This week, a roundup of why we’re drinking what we’re drinking:
• The Economist, my favorite snooty English magazine, looks at the resurgence in craft beer and spirits in the U.S. This matters to wine drinkers because those two businesses have been able to do something that wine still struggles with: Providing a quality product at a fair price that’s not necessarily made by a multi-national. Besides, how often do you get to see U.S. liquor laws described as “irksome?”
• Why are Australians drinking less? This is apparently a matter of some debate Down Under, given how much Aussies like to drink. They always appear on lists detailing the world's top boozers, but something has happened over the past several years, with consumption down 2.6 percent in the past year. One expert says his countrymen are cutting back because they drink too much, and less is healthier. The general consensus, though, blames the recession and the strong Australian dollar, and as soon as the economy improves, they’ll be tippling as usual.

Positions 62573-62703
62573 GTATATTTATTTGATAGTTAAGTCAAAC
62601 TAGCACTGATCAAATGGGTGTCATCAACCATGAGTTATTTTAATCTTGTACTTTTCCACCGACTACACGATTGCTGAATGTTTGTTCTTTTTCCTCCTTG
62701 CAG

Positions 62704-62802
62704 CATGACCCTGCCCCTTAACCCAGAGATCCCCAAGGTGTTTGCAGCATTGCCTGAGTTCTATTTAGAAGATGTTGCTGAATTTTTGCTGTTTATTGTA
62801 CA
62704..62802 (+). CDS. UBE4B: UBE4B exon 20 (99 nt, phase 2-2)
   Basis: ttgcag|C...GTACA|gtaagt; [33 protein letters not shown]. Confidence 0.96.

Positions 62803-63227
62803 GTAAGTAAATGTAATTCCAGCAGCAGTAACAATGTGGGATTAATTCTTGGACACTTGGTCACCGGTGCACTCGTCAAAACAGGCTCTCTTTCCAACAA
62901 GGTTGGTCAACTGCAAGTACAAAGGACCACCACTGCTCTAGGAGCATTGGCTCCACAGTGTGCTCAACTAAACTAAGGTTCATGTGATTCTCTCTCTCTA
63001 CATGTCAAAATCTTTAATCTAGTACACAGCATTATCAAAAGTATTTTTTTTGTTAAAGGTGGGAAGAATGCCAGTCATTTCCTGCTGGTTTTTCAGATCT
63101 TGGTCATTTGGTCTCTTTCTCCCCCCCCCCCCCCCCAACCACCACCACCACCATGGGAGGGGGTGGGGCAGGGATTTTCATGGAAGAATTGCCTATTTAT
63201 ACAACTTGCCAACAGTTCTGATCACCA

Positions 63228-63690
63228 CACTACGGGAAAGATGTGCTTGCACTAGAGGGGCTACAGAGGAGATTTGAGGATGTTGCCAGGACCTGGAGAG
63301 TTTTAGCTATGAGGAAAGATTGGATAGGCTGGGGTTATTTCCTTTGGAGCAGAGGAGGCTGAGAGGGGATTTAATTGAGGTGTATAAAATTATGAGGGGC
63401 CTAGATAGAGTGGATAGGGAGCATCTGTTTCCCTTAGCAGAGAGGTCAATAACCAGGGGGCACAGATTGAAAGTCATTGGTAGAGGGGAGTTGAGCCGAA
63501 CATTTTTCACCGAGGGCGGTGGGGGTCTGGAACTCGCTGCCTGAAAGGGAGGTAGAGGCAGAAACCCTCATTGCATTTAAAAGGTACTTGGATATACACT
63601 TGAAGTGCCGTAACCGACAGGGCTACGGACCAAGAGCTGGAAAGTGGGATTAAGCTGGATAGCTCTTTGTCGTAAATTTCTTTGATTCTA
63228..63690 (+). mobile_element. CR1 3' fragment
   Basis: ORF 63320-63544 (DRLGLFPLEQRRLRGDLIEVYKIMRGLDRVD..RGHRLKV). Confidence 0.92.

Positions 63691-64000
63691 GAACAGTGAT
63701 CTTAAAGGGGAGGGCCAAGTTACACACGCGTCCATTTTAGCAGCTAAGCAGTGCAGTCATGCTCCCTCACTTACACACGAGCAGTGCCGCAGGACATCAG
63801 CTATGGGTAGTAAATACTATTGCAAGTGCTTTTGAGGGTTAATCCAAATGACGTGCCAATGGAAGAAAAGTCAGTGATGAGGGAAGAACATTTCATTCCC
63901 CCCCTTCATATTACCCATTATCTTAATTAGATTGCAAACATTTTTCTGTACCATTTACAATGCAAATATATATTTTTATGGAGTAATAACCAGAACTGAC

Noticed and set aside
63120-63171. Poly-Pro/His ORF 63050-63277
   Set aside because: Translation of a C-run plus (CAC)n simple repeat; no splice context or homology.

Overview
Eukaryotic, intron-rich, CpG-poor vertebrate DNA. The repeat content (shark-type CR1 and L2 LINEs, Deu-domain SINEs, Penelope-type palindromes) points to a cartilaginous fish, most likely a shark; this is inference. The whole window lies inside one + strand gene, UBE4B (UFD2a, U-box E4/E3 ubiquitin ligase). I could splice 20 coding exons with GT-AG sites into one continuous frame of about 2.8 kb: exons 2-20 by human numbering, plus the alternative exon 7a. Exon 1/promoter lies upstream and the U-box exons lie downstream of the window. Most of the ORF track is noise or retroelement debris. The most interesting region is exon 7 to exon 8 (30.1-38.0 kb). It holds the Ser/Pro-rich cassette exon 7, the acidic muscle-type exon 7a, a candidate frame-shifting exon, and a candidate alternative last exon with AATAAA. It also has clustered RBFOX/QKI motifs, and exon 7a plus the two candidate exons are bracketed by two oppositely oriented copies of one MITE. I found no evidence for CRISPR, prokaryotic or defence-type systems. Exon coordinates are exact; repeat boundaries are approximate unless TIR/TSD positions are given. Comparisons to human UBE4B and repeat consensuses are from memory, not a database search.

• Are we drinking more beer again? A Gallup poll says so, noting that wine is no longer the most popular alcoholic beverage in the U.S. This was a big deal a year or so ago, and I got about a trillion badly-written news releases about this; don’t they teach statistics and polling anymore? More interesting is the the gender gap among wine drinkers: Women outnumber men more than two to one, and if the poll is to be believed, only one-fifth of American men drink wine.